As for the hard work, yep. But it’s so satisfying, too, to keep working at it until it’s right. Not that it ever is. Did I mention the end of Maybe This Time is slow?

      1. My guy’s a pretty big fan of dialogue and banter, which is why I think he’ll like your stuff. He’s not afraid of the girly stuff, and is actually a big fan of good rom-com movies. We’ll see. 🙂

        I’ll have to take your word on Maybe This Time for now, as it isn’t out yet. But my copy is pre-ordered, so I’ll let you know in August. 😉

      2. Did you always think MAYBE THIS TIME was slow and just couldn’t get it quite right to suit you? Or do you always look back thinking you could’ve done something a little more perfect?

        I love all your work and am sure I’ll love MTT when I get it.

        1. I usually have things I’d like to have fixed, but this time the ending is just slow. I think it was Jennifer who pointed out that North’s POV disappears before the end, and I went back and tried to fix it, but the problem is that everything North wants, he gets, and after that he’s just busy with logistics, so his POV ends where it’s supposed to . . . I just shouldn’t have let him get everything that far from the end of the book. Or more accurately, I should have figured out a way to end the book faster. It was just too big a rewrite to fix on the galleys because it would have meant reconceptualizing the end. So now I just have to pray there’s enough momentum that nobody notices. Fat chance.

  21. Ms Jenny, I admire your hard work. That’s some real dedication to your craft and just getting stuff done.

    Theme: Reviewing your childhood as an adult leads to revelation and release?

  22. A great way to get perennial plants that will survive in your area is to go to local plant club sales where they sell divisions of plants that do best. Great prices for plants that have proven themselves survivors in the local area! If you have a sunny window I believe you can grow the rosemary indoors. I live in zone 5 and have not had great luck with lavender, but have had better luck with some varieties than others. If you want to try again, may sure to research the zone of the variety you are considering. ‘Hidcote’ and ‘Munstead’ are considered two of the hardiest. They do like well drained soil. I find russian sage visually similar to lavender and easier to grow.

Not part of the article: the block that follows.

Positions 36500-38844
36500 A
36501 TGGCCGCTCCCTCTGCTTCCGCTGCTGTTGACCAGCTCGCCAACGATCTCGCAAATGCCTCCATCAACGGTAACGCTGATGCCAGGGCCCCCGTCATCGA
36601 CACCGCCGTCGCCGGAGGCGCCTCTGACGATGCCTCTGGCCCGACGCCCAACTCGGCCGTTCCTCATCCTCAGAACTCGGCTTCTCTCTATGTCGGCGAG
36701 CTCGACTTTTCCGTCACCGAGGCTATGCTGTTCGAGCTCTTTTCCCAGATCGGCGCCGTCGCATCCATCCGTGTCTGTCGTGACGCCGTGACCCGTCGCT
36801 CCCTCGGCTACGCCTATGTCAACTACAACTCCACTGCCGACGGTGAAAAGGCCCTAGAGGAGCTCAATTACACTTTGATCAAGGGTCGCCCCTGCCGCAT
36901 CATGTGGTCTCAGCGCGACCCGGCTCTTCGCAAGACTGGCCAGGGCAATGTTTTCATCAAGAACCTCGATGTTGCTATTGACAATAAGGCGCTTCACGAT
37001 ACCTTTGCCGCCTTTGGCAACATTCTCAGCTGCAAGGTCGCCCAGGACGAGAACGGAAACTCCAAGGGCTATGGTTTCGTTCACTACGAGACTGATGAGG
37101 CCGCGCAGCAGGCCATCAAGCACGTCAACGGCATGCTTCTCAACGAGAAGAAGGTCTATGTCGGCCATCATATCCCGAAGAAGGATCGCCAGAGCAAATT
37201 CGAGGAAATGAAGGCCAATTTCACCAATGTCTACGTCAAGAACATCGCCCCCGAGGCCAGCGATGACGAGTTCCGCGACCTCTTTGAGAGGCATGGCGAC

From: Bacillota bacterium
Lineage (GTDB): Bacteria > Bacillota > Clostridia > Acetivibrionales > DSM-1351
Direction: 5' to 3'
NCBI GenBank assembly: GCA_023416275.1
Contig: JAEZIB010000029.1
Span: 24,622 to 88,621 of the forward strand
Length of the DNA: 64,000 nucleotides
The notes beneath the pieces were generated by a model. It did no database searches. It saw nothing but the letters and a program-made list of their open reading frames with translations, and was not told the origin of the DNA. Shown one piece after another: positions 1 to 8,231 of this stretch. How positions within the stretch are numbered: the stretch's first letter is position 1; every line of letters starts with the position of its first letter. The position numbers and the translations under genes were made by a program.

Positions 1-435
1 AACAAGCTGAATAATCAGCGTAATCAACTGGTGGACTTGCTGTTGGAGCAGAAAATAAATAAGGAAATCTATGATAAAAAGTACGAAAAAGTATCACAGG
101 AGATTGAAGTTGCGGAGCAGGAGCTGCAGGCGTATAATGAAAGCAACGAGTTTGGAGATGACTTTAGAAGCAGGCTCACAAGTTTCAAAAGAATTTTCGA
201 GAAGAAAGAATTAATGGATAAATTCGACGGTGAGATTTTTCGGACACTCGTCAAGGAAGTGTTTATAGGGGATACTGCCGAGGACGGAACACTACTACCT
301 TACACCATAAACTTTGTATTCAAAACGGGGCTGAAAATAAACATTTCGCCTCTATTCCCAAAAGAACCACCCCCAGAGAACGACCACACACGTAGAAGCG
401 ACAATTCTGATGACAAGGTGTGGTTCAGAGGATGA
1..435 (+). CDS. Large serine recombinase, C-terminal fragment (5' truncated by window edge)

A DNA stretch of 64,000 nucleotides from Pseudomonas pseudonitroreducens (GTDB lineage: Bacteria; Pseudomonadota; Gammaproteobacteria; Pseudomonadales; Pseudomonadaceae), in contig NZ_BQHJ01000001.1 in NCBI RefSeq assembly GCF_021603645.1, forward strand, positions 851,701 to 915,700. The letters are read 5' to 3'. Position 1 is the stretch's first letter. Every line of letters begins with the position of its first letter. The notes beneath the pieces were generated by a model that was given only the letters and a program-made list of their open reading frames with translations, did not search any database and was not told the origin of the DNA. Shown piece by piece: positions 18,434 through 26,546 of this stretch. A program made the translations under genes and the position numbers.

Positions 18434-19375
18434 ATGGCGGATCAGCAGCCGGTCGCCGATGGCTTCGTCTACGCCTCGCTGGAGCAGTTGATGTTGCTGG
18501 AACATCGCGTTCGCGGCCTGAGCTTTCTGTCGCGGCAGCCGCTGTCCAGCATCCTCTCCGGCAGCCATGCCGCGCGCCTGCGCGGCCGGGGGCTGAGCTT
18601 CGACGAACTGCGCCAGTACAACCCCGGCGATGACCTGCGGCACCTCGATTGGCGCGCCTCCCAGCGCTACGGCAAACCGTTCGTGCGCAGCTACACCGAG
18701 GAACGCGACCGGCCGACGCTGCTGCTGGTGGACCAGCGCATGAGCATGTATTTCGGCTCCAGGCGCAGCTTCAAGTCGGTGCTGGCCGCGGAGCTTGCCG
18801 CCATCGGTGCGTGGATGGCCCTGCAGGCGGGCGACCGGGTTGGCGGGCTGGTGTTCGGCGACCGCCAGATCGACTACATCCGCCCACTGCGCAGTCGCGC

23. I don’t suppose anyone could tell me where I could read about this writing beat thing? Cause I don’t understand it in the least, and I want to.

  24. I’m taking Lani’s Discovery course right now and between it and your blog, I feel like I’ve learned so much about writing! I swear, if I quote you or Lani one more time to my family, I think they’re going to kill me!

  25. Back to the important stuff, i.e., gardening on clay soil (because every second person you meet is thinking about writing a novel, if they had the time so it must be easy). I am in Portland, OR zone 8b and when I moved in I could have potted with this soil. And I have only afternoon sun through a 70 year old star magnolia. These plants are very hardy. So — perennial phlox. Try for one not subject to powdery mildew if you get mildew – Laura comes to mind and Starfire (VERY slow to increase here – buy in a gallon container). Astilbe does okay on the clay stuff. Hardy begonia – and its hardy to zone 5 is great for shade – wonderful folage. Mulch with fine bark – Not cedar or walnut because it will be bad for growing other plants – then work it in whenever you plant something new – it helps break up the clay. If you add sand and gravel, that is how you make concrete. Also lime helps break up clay.

  26. Oops. . . Regarding my gardening suggestion this morning (above), I meant to say “garden club plant sales”, not “plant club sales”.

  27. Every time I read the title of this post, I become very, very tempted to burst into song:
    What’s it all about, Jen-EEEEEEEEE?
    Is it just for the moment we live?
    What’s it all about when you sort it out, Jen-EEEE?
    Are we meant to take more than we give
    or are we meant to be kind?